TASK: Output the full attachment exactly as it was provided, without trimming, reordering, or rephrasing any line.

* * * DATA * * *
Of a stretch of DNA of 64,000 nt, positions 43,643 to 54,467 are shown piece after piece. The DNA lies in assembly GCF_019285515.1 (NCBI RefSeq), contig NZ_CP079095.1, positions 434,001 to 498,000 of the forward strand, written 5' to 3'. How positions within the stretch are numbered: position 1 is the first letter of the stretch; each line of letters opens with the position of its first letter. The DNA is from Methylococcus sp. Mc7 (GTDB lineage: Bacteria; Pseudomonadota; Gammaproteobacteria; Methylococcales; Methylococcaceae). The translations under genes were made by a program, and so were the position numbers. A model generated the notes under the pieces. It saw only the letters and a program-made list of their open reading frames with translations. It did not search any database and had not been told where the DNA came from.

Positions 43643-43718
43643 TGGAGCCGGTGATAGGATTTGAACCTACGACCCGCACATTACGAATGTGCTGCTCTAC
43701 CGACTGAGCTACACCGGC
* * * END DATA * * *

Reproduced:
Of a stretch of DNA of 64,000 nt, positions 43,643 to 54,467 are shown piece after piece. The DNA lies in assembly GCF_019285515.1 (NCBI RefSeq), contig NZ_CP079095.1, positions 434,001 to 498,000 of the forward strand, written 5' to 3'. How positions within the stretch are numbered: position 1 is the first letter of the stretch; each line of letters opens with the position of its first letter. The DNA is from Methylococcus sp. Mc7 (GTDB lineage: Bacteria; Pseudomonadota; Gammaproteobacteria; Methylococcales; Methylococcaceae). The translations under genes were made by a program, and so were the position numbers. A model generated the notes under the pieces. It saw only the letters and a program-made list of their open reading frames with translations. It did not search any database and had not been told where the DNA came from.

Positions 43643-43718
43643 TGGAGCCGGTGATAGGATTTGAACCTACGACCCGCACATTACGAATGTGCTGCTCTAC
43701 CGACTGAGCTACACCGGC